Higher education provides a treasure chest of high value in formation for cyberattackers. With everything from Social Security numbers and medical records to financial data and intellectual property within a single institution, it’s imperative that institutions protect critical infrastructures by anticipating, recognizing, and mitigating attacks.
Higher education databases contain some of the most sought after data that attackers are looking to steal
Cybercriminals have the higher education sector in their crosshairs. According to some estimates, higher education accounts for 17 percent of all data breaches where personal information is stolen, with only the medical sector being victimized at a higher rate. And why not? Higher education databases contain some of the most sought after data that attackers are looking to steal. Everything from Social Security numbers to medical records to financial data and intellectual property could all be contained at one facility. Hackers know this, which is why Symantec’s 2015 Internet Security Threat Report ranked education third overall among the top ten most-attacked and breached sectors.
If we humanize the issue, the personally identifiable information (PII) at risk is often that of young adults who in many cases are just laying the foundation for their careers and personal lives. Imagine if your Social Security number was stolen at the age of 18. How could that hinder your ability to buy a car, pass a credit check to help find a good job or get into a good school? What would happen 10 or 15 years later when you tried to buy your first home?
According to an EdTech magazine report, 1.35 million personal identities were exposed to hackers in the education sector in 2015. The full impact of these breaches on the victims will not be fully realized for years.
1.35 million personal identities were exposed to hackers in the education sector in 2015
What makes these breaches more alarming is that many of them are easily preventable. According to the same EdTech article, nearly a third of these breaches, 30 percent, were the result of “unintentional disclosure” like phishing attacks, improper use of social media, and so forth. Only 36 percent were the result of actual hacking.
We need to do a better job not only of bolstering network defenses against cyberattacks, but also of raising awareness of basic cybersecurity hygiene among the full spectrum of IT users: staff, faculty and students. This is especially important in education where those types of serious cybersecurity considerations have been sometimes overlooked, making education a softer target than many other sectors like finance which puts a lot of effort into cybersecurity.
This student body, with its own devices, applications and expectations, poses a significant challenge in protecting sensitive and critical information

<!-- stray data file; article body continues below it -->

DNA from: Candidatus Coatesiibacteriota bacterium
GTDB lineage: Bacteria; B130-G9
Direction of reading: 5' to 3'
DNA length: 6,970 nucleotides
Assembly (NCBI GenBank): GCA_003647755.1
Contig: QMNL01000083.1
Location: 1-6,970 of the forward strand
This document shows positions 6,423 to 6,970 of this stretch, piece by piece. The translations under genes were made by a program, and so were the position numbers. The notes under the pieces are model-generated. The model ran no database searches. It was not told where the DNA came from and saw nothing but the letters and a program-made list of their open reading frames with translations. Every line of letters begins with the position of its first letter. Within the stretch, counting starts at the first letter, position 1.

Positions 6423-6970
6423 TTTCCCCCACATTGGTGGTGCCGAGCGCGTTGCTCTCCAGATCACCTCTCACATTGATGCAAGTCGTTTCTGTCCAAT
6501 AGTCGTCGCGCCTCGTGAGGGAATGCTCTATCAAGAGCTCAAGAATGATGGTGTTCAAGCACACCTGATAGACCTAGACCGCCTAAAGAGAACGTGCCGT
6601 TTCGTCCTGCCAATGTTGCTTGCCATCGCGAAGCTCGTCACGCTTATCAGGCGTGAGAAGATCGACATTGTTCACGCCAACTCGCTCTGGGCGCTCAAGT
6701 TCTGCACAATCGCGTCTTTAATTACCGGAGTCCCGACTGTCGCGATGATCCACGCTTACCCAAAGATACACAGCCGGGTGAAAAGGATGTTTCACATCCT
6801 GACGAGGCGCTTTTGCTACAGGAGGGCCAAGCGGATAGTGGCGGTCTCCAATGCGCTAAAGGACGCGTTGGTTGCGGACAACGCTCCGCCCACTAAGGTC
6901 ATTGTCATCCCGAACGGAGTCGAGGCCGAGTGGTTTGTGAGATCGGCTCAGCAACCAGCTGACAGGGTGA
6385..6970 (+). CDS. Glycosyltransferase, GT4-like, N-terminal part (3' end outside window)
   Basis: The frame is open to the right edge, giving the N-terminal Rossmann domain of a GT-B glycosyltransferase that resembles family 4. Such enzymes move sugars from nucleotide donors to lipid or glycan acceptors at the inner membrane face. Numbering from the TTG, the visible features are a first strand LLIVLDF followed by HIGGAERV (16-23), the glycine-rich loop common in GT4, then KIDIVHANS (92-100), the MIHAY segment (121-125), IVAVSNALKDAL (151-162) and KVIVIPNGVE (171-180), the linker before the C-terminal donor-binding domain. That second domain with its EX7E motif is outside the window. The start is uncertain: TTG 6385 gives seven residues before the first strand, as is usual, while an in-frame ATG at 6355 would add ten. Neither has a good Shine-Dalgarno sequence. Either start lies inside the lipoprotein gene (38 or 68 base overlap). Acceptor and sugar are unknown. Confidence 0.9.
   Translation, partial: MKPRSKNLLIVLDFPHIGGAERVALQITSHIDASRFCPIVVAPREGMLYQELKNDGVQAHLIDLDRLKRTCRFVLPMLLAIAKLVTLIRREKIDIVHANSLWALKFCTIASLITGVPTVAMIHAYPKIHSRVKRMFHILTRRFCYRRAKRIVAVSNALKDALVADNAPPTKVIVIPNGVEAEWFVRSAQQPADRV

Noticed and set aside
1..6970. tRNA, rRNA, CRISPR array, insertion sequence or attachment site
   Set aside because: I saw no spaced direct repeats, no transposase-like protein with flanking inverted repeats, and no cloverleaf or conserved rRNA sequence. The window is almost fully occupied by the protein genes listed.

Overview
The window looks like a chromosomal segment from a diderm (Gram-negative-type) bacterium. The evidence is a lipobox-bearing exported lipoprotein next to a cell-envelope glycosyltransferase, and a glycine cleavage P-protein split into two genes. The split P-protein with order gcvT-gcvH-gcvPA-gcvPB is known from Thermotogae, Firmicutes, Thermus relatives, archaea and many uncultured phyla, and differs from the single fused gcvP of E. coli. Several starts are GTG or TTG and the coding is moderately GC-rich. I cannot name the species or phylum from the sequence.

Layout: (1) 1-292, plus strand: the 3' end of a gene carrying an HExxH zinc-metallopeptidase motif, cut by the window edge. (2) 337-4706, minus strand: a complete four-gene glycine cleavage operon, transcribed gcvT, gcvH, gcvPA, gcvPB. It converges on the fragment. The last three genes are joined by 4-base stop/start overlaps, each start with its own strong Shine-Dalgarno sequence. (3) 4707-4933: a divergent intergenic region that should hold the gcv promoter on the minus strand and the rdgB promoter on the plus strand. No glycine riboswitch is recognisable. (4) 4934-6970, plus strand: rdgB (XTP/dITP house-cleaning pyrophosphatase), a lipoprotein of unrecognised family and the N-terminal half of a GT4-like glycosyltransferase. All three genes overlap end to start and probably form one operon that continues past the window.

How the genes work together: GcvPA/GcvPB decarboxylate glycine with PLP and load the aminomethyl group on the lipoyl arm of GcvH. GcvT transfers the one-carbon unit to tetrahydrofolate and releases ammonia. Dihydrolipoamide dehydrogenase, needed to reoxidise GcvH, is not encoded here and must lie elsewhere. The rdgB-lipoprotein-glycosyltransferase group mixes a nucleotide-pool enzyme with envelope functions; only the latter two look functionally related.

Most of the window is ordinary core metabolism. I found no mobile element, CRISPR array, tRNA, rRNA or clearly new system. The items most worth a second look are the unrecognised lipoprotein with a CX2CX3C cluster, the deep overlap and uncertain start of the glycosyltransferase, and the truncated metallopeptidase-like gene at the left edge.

Many corporations spend large amounts of money on continuing cybersecurity awareness and training programs for employees. That task is magnified at institutions of higher learning, where there is a large population of students with little or no professional experience who must be accommodated in addition to faculty and staff. This student body, with its own devices, applications and expectations, poses a significant challenge in protecting sensitive and critical information.
Higher education is particularly vulnerable because, in contrast to many other high-value targets, college and university computer networks have historically been as open and inviting as their campuses, says Fred Cate, a senior fellow at the Indiana University Center for Applied Cybersecurity Research. “We want our faculty and our students and our public and our donors to connect pretty easily to us,” says Cate, who also is vice president for research at IU.
Solving the problem
In addition to better cybersecurity education, the need for more robust tools, tactics and procedures also is apparent.
Three simple steps that can help improve an institution’s cybersecurity posture are:
- Access Control Policies: Authentication should go beyond simple user-name and password to include additional factors where appropriate, such as Multi-Factor Authentication (MFA), which can go a long way to better securing a network. Additionally, authorization must be managed on a least-privilege basis. Directories and privileges must be kept up-to-date.
- Data protection: Sensitive information should be encrypted both at rest and in transit.
The flow of information: Colleges need to also consider the safest way to share data. “One policy should be prohibiting staff from using popular services like Dropbox to transfer student records and other sensitive information,” says Jonathan Rajewski, assistant professor of digital forensics at Champlain College in Vermont.
Finally, beyond the sharing of data, organizations need to be mindful of the flowing out of data. As we recently covered in a separate Tenable blog, networks that seem to be bleeding data are often experiencing symptoms of potentially malicious activity.
An essential first step in improving cybersecurity in education is first assessing the current cybersecurity posture. By deploying a comprehensive security assurance solution such as SecurityCenter Continuous View™, higher education organizations can inventory, scan and audit their current environment. This is particularly valuable for an organization with a significant number of mobile users where assets may not always be connected to, or managed within, the enterprise. To learn more about tracking rogue devices and systems, see the Tenable solution, Unknown and Shadow Assets.
Higher education provides a treasure chest of high-value information for cyber attackers. But with the right approach, tools and training, organizations can take large steps toward reducing the number of compromised networks and stolen data. Then they can concentrate on what they do best, educating today’s best and brightest.